Orange blossom honey
finely ground cocoa
whipped shea butter
is what melanin
is made of.
This body is not yours.
It never was.
It is your mother's.
You have her hips,
the very ones that cracked open
to give birth to a girl
with many generations
intermingled in her newborn cries.
It is your grandmother's.
You have her full lips,
the soft pressure that kissed away
the tears staining your cheeks.
You’ve never known your great-grandmother,
but have met her eyes every morning
in the mirror,
and when you go through old photographs
and find her picture,
you notice that the only difference
between your face and hers
is the fatigue her brown eyes contained,
and you briefly wonder
if you’ll inherit her bags later in life too.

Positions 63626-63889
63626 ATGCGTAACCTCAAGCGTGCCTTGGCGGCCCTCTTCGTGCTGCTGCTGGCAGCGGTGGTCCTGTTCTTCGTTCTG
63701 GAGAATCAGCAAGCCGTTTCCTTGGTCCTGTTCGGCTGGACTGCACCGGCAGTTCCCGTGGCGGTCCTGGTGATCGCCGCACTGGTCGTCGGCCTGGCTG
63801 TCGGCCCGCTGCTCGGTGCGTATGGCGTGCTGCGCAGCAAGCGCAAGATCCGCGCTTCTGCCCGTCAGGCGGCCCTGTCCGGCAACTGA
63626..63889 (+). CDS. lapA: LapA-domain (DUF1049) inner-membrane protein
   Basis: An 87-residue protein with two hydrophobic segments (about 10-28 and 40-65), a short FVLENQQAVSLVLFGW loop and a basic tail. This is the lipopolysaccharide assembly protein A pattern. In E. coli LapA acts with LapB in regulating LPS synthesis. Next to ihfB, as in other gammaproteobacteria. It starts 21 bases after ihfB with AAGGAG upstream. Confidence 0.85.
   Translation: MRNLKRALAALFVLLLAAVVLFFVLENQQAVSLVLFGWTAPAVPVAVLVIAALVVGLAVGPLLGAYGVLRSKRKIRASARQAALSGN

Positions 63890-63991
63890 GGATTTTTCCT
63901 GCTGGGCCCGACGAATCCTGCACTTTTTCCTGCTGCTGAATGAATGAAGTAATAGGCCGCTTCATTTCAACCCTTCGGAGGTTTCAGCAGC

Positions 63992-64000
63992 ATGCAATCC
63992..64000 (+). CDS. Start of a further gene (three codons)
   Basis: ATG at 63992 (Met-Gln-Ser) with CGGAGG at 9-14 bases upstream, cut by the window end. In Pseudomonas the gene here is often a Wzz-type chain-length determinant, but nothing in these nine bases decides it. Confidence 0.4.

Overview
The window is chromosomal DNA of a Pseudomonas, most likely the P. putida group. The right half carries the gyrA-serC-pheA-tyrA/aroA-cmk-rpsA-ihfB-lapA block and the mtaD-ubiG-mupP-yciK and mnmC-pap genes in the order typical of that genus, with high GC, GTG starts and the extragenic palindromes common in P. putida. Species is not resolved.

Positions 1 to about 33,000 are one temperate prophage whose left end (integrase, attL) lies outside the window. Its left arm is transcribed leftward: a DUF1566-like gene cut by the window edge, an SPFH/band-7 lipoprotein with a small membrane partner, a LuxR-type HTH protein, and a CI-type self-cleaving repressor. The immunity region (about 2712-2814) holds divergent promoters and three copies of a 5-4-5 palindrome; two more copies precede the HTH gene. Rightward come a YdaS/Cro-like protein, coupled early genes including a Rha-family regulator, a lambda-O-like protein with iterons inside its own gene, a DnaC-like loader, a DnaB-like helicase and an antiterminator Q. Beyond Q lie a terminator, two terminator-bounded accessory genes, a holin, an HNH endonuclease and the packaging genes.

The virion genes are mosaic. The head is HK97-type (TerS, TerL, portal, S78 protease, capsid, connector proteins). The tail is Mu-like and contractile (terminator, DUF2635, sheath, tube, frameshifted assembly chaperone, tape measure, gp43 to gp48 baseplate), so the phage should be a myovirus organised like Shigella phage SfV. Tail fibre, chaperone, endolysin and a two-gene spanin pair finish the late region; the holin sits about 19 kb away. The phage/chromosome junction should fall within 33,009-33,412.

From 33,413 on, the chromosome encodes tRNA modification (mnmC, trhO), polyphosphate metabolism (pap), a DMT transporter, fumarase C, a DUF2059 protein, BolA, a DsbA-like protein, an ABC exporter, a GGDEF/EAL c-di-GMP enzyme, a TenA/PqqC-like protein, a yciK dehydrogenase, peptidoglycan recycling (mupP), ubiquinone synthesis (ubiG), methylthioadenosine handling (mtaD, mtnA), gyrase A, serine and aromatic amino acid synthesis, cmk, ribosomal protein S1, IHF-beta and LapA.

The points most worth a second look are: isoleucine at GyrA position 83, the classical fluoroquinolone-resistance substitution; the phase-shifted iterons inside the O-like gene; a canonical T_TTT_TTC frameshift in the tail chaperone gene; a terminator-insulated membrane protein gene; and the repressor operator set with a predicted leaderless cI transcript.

The legs of your aunt are dry with burns and scars
that tell a story of survival;
no amount of shea butter and marula oil
will ever smooth away the marks of her pain.
You have your sister’s hands
assumed to have never bled like the hands of the women
who broke from the coffins
they were forced to lie in.
When there are days when you don’t love yourself,
from your mother’s hips to your grandmother’s eyes,
that these women are a part of you,
living in you.
Minerve Jean is a Haitian-born storyteller who shares her poetry and writings unapologetically. She believes in the power of words and their ability to help and heal. Her debut book For The Secrets That Gave Themselves Away is an anthology of raw poetry where she uses words to paint pictures that will resonate with the human soul. She has also contributed pieces to Hercampus, Orange and Blue Magazine and MLNNYC. In her free time, she likes to snack on Avocado toast and curl up with a good book.